Worldwide, nearly 50 million people are living with Alzheimer’s and other types of dementia, and that number is expected to jump to 132 million by 2050. As a caregiver, you are already well aware of Alzheimer’s and dementia and how it has affected your loved one’s brain. But to raise awareness for others – and to offer support to caregivers – the Alzheimer’s Association declares each June to be Alzheimer’s and Brain Awareness Month.
To care for those who once cared for us is one of life’s biggest honors, but it can be a very lonely experience without support. The good news is you don’t have to do it alone. In this blog post we’re highlighting the Early Memory Loss (EML) interventions at St. John’s Community Care and the benefits that they offer. Our intention is to better equip you, the caregiver, to walk through this disease with your loved one and to feel supported at every step along the way.
First, let’s clarify what is meant by EML.
Early Memory Loss
EML refers to a collective set of cognitive conditions that produce early memory loss. The two most common conditions are Mild Cognitive Impairment (MCI) and early-stage dementia. Someone with MCI often has cognitive issues that go beyond what is typical for their age and history. However, these issues aren’t quite serious enough to justify a diagnosis of dementia.
People with MCI are usually aware of – and often concerned about – the changes in their cognitive abilities. In spite of this, they can continue to function well in everyday activities that are familiar to them.
As a risk factor for developing Alzheimer’s or other types of dementia, some experts consider MCI to be a pre-clinical stage of dementia. But that doesn’t necessarily mean that everyone who has MCI will go on to be diagnosed with dementia.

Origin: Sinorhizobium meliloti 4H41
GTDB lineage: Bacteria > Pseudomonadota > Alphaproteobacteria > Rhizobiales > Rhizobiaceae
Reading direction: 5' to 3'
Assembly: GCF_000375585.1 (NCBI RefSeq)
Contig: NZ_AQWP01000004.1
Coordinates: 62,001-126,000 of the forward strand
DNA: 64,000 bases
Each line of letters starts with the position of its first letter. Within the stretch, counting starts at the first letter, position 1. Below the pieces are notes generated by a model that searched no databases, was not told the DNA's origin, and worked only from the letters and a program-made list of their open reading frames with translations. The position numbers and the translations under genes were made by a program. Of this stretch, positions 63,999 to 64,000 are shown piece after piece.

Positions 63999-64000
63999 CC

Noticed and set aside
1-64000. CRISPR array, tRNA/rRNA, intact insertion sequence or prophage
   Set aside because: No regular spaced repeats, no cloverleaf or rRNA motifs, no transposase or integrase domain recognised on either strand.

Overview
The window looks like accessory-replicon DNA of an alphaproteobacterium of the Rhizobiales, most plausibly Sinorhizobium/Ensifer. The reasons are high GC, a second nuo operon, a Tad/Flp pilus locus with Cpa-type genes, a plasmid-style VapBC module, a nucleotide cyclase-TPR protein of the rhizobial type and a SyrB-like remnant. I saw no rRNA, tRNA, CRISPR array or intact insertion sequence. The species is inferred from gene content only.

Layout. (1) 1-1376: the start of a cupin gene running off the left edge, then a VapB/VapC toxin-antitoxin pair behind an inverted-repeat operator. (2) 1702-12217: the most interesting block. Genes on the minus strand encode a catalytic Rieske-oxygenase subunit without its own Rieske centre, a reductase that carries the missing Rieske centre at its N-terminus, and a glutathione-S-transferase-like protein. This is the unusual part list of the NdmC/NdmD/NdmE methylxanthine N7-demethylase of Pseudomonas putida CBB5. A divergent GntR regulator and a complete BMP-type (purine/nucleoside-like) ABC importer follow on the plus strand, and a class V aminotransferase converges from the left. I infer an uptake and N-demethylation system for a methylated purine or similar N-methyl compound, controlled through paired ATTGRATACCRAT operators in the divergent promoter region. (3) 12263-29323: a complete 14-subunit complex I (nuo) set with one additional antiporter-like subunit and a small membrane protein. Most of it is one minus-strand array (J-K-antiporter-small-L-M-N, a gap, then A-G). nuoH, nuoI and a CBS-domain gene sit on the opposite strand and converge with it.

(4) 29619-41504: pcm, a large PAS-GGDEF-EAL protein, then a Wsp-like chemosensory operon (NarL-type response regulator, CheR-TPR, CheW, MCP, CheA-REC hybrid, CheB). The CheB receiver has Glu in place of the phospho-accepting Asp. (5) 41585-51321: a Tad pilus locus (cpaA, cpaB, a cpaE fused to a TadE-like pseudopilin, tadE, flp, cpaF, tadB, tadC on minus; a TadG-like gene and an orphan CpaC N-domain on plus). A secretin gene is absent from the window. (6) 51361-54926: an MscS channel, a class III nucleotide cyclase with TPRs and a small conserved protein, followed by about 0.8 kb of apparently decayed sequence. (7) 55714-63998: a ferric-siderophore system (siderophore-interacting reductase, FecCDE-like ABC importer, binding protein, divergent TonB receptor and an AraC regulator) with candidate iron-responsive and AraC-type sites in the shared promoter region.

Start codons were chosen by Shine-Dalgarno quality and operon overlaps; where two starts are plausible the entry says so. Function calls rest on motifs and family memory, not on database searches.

Benefits of Early Memory Loss Support
Studies have shown that individuals with EML can greatly benefit from participating in support groups. By taking part in EML programs, your loved one who is suffering with early stage memory loss can see a significant increase in their quality of life as well as a decrease in symptoms of depression. Improvements in mental health, family communication and self-efficacy have all been shown in individuals who participated in support groups that are specifically designed for people with EML.
At St. John’s Community Care, our Brain Wave program integrates physical, mental, creative, and social activities that are field tested and designed to encourage participants to use their brains in different ways. These adaptable activities help with things like memory enhancement, brain dominance, optimism, stress and relaxation, remembering names, and even self-esteem.
A crucial part of the Brain Wave program is identifying specific goals for each individual and helping them to achieve each one. These goals may include things like building self-confidence and fostering independence as well as setting mental and physical benchmarks.
If you and your loved one are struggling to understand and cope with your situation, the Brain Wave program at St. John’s can be a lifeline to hope. Participants often leave the program with a renewed sense of purpose as they find new ways to be independent.
Staying socially and mentally active is great for the brain. The Memory Café groups offered at St. Johns Community Care provide an opportunity for individuals who are experiencing memory loss – and their care partners – to get together in a relaxed, safe and fun environment. Social isolation can have negative impacts on the brain. So, the ability for you and your loved one to connect with others, to engage in conversation, and to enjoy socializing with others who are living very similar experiences can be a great way to share stories and realize you are not alone.
We’ve also created groups specifically designed for caregivers. From informal coffee talks to family support groups to free caregiver consults, there are so many options available. You don’t have to do this on your own.
To learn more about participating in Brain Wave or attending a Memory Café or one of our other programs, please reach out to Gail at firstname.lastname@example.org or call (618) 298-8077.